ATLANTIC, Iowa -- Mitt Romney said he's encouraged by his apparent frontrunner status but isn't necessarily counting on winning Tuesday's Iowa caucuses.
“I'm pretty confident we'll have a good night Tuesday,” Romney said Sunday during a campaign stop at Family Table restaurant. “I don't know who will win.''
Romney is crisscrossing the state in a last-minute attempt to win over undecided Republican voters. He is believed to hold a narrow lead over Ron Paul among likely GOP voters.
Until recently, he had not spent much time in the Hawkeye State, instead concentrating on New Hampshire and elsewhere.
Sunday was devoted to western Iowa. The candidate also appeared in Council Bluffs, drawing several hundred people to Bayliss Park Hall.
The former Massachusetts governor is one of six candidates hoping to come out on top Tuesday. The Iowa caucuses are the first step in the presidential nominating process.
Locals dining at the Atlantic restaurant were bombarded with Romney supporters, staffers and reporters. There was no place to stand, much less sit. Reporters spilled out the doorway, shivering in the chilly afternoon breeze.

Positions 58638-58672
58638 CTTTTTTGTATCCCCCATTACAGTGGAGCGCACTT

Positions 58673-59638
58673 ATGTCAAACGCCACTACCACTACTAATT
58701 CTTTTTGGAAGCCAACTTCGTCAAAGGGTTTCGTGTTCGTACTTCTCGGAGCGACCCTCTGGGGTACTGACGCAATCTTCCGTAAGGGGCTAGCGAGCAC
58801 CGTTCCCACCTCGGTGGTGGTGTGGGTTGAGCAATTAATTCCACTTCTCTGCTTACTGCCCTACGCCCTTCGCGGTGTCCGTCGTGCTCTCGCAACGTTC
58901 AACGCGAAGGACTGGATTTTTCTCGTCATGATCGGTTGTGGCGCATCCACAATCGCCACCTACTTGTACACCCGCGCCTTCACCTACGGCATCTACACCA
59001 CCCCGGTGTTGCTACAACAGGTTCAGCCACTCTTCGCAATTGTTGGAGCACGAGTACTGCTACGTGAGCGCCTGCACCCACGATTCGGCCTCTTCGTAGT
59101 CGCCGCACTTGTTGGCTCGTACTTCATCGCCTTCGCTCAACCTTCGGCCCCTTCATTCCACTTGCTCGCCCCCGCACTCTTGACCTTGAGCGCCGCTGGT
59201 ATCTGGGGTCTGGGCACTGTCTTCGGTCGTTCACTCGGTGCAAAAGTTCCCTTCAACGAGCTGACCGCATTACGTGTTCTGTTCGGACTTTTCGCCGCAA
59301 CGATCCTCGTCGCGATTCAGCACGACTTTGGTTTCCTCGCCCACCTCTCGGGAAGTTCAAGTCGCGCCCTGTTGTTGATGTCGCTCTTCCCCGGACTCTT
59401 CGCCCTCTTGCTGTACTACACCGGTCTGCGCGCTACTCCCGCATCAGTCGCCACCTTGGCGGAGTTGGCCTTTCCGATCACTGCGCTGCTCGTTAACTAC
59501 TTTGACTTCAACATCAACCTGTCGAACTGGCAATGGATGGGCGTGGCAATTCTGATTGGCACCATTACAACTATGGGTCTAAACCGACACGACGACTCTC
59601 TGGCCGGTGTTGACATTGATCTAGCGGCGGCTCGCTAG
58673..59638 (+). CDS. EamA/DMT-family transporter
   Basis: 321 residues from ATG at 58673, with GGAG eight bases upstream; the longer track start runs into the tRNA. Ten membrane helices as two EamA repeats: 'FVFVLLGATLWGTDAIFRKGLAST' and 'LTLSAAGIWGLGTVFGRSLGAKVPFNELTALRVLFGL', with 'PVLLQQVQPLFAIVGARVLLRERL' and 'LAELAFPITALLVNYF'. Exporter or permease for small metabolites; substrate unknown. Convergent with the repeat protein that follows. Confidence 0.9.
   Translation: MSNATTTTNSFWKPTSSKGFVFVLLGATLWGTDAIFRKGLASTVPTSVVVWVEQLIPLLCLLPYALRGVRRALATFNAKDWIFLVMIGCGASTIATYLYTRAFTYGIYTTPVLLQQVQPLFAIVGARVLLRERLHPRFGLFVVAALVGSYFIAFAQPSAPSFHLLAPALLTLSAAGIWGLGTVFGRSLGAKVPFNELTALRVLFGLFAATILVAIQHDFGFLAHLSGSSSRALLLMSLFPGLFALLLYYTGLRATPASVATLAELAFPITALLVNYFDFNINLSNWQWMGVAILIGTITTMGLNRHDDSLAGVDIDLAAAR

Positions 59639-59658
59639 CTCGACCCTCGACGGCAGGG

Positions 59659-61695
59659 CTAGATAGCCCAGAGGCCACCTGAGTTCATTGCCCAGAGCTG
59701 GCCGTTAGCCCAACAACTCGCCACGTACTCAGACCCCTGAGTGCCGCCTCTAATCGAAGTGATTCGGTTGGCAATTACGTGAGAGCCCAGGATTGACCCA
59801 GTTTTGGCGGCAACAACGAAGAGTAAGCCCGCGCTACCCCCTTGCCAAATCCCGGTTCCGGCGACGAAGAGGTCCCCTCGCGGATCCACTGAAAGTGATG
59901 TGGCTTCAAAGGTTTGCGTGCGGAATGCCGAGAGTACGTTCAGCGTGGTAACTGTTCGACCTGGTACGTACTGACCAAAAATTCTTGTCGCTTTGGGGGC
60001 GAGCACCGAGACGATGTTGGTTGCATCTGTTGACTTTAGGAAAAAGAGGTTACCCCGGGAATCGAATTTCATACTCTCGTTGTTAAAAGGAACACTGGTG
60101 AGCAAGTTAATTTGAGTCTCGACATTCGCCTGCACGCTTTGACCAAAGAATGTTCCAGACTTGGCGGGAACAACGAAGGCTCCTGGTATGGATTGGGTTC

Romney told the crowd he would cut government spending by eliminating unnecessary programs and cut 10 percent of federal employees through attrition.
He said those workers should receive pay comparable to the private sector. “I don't think people who are government servants should make more than the people who are paying them.”
He also said he would work to repeal the health care law championed by President Obama and let states run the Medicaid program.
In Council Bluffs, Romney never mentioned any of his GOP opponents, focusing squarely on Obama.
“It's disappointing to see a president who promised so much deliver so little,'' he said.
Obama did not cause the recession, he said, but his policies have made it worse.
They threaten to turn America into a “European welfare state, an entitlement society,” he said, rather than one where ordinary Americans can pursue their dreams.
Rita Sealock of Council Bluffs, who described herself as a moderate Republican, supported Romney in 2008 and will caucus for him again on Tuesday.
She said Romney has accomplished much in the private sector and government, often making unpopular decisions. She was pleased to hear him say he would work with Democrats to find common ground.
“I think he's very genuine,'' Sealock said.
World-Herald staff writer Joseph Brennan contributed to this report.
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